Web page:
250g (½ lb) filo – 7 sheets about 46cm x 32cm (18 by 12 ½ inches)
3 tablespoons butter, melted
500g (1lb) feta, mashed
350g (¾ lb) Gruyère cheese, grated
75g (3 ozs) grated Kashkaval or Parmesan 
6 eggs
1 pint (600ml) milk

For the filling, mix the feta, Gruyère, and about ¾ of the Kashkaval or Parmesan with 2 of the eggs.

Open out the sheets of filo, leaving them in a pile. Brush the top one with melted butter and put a line of filling about 1 inch (2 ½ cm) thick along one long side. Roll up, making a long thin roll, folding in the ends about halfway to stop the filling from oozing out. Crease the roll like an accordion by pushing the ends towards the centre with both hands. Place it in the middle of a round baking dish about 12 inches (30cm) in diameter, curving it like a snail. Do the same with the other sheets and place the rolls end to end to form a long coil like a snake. Lightly beat the remaining 4 eggs with the milk and pour over the cheese-filled coil (you do not need to add salt, because the feta cheese is very salty).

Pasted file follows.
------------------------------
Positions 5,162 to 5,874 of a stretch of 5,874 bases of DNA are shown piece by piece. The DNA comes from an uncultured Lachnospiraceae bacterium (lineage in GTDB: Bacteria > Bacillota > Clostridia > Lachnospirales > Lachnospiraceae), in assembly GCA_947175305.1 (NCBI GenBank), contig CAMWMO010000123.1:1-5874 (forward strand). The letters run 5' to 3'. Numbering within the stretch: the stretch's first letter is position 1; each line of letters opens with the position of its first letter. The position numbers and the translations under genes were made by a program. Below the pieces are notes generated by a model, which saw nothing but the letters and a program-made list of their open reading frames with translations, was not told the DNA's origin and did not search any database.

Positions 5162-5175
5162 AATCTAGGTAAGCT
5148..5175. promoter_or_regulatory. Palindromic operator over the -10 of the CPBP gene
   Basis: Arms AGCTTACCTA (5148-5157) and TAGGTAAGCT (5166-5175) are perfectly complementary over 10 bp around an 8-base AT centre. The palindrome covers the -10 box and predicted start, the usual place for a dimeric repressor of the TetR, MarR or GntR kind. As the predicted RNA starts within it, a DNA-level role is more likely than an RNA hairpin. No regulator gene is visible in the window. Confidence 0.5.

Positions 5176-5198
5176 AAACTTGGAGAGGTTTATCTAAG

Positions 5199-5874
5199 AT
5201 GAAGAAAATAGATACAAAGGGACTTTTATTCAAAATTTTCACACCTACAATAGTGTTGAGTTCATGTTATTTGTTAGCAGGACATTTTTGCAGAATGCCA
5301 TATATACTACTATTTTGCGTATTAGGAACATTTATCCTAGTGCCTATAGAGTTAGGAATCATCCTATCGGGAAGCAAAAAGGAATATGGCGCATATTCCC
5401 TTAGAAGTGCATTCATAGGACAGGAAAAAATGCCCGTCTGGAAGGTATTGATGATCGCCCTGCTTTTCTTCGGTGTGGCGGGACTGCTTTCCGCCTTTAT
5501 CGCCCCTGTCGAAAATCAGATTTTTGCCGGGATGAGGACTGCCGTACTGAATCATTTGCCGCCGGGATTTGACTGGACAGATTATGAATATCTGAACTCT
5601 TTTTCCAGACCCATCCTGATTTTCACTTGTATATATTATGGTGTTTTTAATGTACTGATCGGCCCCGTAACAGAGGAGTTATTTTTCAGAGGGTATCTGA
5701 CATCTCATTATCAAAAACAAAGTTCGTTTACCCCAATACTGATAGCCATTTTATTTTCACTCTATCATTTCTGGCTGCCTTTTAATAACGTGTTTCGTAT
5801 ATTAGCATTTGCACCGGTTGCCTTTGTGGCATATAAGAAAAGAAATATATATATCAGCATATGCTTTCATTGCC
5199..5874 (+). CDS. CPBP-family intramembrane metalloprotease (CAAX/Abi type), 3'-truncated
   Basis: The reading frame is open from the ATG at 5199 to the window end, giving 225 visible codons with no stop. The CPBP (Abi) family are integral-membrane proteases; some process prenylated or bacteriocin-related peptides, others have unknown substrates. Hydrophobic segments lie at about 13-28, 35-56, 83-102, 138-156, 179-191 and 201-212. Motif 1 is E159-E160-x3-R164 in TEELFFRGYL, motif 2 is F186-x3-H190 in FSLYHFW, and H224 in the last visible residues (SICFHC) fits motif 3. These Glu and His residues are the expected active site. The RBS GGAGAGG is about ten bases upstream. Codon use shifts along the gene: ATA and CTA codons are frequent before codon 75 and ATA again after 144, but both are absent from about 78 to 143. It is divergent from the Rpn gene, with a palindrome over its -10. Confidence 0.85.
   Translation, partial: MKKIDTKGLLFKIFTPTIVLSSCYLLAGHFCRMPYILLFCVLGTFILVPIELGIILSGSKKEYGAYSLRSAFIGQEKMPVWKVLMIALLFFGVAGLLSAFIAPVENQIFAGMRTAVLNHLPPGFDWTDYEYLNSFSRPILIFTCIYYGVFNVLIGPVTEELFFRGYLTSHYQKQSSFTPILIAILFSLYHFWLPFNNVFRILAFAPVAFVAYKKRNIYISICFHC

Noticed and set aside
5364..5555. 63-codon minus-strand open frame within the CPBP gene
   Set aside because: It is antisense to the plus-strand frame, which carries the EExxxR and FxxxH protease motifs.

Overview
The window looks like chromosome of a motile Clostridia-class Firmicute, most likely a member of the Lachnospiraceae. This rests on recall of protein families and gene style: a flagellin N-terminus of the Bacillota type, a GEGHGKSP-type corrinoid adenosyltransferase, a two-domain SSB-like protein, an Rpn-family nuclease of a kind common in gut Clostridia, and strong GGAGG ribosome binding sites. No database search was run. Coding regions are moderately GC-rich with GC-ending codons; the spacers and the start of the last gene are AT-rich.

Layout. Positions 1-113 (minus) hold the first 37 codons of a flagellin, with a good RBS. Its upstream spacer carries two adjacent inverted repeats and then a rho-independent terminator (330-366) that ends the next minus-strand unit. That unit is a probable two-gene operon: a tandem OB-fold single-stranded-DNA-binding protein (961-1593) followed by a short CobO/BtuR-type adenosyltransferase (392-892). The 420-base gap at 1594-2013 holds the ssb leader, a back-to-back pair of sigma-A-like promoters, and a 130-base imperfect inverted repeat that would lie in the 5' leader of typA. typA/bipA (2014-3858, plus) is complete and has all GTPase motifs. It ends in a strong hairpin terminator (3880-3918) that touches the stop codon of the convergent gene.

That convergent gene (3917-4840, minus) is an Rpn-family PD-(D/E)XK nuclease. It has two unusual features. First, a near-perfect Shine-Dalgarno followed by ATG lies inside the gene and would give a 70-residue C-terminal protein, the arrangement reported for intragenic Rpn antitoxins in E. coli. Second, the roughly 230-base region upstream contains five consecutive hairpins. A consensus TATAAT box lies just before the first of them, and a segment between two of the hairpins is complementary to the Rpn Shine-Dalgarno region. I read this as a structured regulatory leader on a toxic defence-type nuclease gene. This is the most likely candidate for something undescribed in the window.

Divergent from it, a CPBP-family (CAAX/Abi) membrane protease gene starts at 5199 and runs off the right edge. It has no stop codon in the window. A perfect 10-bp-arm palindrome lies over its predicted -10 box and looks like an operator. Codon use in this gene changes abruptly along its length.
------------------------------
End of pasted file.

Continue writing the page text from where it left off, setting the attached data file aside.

Sprinkle with the remaining Kashkaval or Parmesan and bake at 180°C (350°F/Gas Mark 4) for about 1 hour, or until the cream is absorbed and set and the top of the pastry is brown. Serve hot or cold, cut into wedges.

Burghul Pilav
Bulgar Wheat with Almonds, Raisins and Pine Nuts.
In many communities in the Arab and Ottoman worlds, cracked wheat is served as an alternative to rice and as a filling or accompaniment to poultry such as pigeons, chickens, and turkey. The raisins and nuts turn the grain into a festive dish. This way of preparing it is quick and easy. Serve with chicken or lamb.
1 litre (1¾ pints) stock or water
500g (18oz) coarse burghul (cracked wheat) 
About 1¼ teaspoons salt
100g (3½ oz) blanched almonds
5 tablespoons sunflower or light vegetable oil